Young John’s riff on the craziness of Lake Pleasant and swimming pools and irrigated cotton hard against the saguaros missed two important things with which Old John has made truce. The first is that the cotton fields and swimming pools bring genuine value to the people who chose them, who would prefer to keep them. The second is that, faced with scarcity, we have shown again and again the ability to back away from the water supply cliff, to use less water in a way that – and this is the crucial point – allows us to preserve a significant measure of that which we value.

Phoenix and Tucson (and Albuquerque), in all their strip malled sprawling glories, are not going away easily, nor need they.

And yet….

At dinner Friday night on Tucson’s west side – an impromptu dendro grad student/postdoc gathering (thanks Will!) – we had enchiladas and chile rellenos and talked megadrought.

Dendro people – those who use tree rings to tease out and help us think about ancient climates – have a particular and particularly useful vantage point on life in the arid landscapes of western North America. I’d make a joke about what a drag they are at parties as they eagerly point out that the west has experienced droughts far deeper and longer than anything in what we call “the instrumental record” – the period for which we have rain and stream gauges to measure how much water we have to work with. And that the risk of megadrought’s return is rapidly rising because of climate change.

But really, I love the people of dendro. Their story matters.

And I do not know how to answer their question about what happens under their megadrought scenarios. I can do some relatively straightforward arithmetic in response – the ability for city people to use X percent less water than they are using today, even after the conservation we’ve already done, the ability for farm communities to continue to exist while irrigating far less acreage. Those are the conversations we’ll need to have, and they are far more robust if we can get beyond the rhetoric of “punishment meted out to an impudent culture by an indignant God”.

I am the professional optimist of the Colorado River Basin, until I sit down with the dendro people. This could be hard.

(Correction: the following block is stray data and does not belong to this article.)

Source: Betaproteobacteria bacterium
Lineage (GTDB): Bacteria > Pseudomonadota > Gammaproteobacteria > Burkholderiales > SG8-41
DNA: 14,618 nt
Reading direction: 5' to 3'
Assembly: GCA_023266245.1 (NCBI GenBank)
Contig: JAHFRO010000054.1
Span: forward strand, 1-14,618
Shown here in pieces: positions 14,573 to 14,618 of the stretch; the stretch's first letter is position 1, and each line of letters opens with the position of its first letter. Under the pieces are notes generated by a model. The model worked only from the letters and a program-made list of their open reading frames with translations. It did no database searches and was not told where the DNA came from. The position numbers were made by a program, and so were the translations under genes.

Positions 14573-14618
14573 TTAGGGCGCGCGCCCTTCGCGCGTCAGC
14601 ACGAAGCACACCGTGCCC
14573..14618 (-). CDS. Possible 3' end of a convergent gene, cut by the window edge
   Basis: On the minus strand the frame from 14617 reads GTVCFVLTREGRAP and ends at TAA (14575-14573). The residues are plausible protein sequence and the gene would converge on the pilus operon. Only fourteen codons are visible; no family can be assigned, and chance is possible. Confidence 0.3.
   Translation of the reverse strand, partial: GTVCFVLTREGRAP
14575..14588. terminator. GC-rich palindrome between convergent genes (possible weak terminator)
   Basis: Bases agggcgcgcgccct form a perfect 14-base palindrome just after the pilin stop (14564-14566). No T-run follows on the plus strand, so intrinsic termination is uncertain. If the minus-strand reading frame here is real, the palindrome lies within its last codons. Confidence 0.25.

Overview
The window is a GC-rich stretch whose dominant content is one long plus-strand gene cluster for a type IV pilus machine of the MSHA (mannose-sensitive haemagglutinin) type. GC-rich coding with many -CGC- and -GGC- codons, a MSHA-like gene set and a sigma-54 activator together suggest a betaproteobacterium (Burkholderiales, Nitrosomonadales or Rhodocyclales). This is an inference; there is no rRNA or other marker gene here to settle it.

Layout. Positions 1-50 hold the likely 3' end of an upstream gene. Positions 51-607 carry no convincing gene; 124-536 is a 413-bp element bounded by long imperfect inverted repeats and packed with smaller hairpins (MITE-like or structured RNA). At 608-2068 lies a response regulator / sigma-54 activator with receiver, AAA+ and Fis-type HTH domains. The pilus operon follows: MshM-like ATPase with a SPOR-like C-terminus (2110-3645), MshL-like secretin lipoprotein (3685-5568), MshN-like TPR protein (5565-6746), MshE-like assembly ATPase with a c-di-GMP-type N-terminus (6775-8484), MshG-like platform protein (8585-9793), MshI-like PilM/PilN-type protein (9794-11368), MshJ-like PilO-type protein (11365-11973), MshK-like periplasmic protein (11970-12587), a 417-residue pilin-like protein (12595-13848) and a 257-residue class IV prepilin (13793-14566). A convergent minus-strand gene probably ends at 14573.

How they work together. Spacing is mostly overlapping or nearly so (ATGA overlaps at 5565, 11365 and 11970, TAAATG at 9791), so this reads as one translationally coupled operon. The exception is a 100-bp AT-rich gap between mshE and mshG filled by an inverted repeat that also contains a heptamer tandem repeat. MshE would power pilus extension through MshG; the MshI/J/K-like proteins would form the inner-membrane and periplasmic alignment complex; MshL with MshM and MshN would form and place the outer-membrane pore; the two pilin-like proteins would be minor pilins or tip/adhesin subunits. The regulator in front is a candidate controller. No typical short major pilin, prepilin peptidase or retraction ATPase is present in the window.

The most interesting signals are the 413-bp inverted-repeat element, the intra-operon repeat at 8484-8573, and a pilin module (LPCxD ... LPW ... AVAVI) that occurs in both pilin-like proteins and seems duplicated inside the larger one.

* A huge thanks to Sharon Megdal of the University of Arizona’s Water Resources Research Center for hosting the visit and arranging a couple of really valuable chances to talk to members of the University of Arizona community, and Sarah Frederick, Bethany Coulthard, Will Tintor, and Kevin Anchukaitis of the Laboratory of Tree-Ring Research for some great bonus time.

Water, not for fighting over

While historically, water has been depicted as something that has driven a wedge between communities, “I think it should be something that ties our communities together,” Mueller said. “We all need it, we all depend on it, we all want it in one way or the other. If we can work together (on water) we’re much stronger.”

That’s Andy Mueller, the new director of the Colorado River District.

Hey Tucson, I’ll be yammering at the University of Arizona Thursday

Thursday at 4:

With another dry year setting in across the West, the challenges of meeting the water supply needs of a growing population while maintaining our rural communities and a healthy environment are again being thrown in sharp relief. The continuing decline of Lake Mead has become a symbol of deepening problems, but there are also less-noticed examples of success – in conserving water and sharing in times of scarcity – which we need to understand in order to craft solutions.

John Fleck – A former journalist with 30 years’ experience writing about water in the West. John Fleck joined the University of New Mexico faculty in 2017, where he directs the university’s Water Resources Program. He is the author of Water is For Fighting Over: and Other Myths About Water in the West, an account of the roots of the region’s water problems combined with an optimistic narrative about our growing success in solving them.

Refreshments will be served. (emphasis added)


“drought” – Philp on weather, water, and yesteryear’s language

Tom Philp had a great piece in Water Deeply last week about the language we use:

Water policy becoming a prisoner of its own limited vocabulary, particularly when it comes to the weather. Here is a case that “drought” and “normal” belong in the dustbin of history, for their overuse can lead to the wrong conversation. These words are not so sinister as to be banned from the dictionary. But they tend to miss the mark as to what seems to be happening with our weather this century.

I was thinking about this as I read my morning California Department of Water Resources daily news links:

Drought Headlines

“Drought” is becoming an increasingly unhelpful word, or, as Tom put it,

Meanwhile, we all watch the weather. We all wonder what about the future. And we converse about it in yesteryear’s language.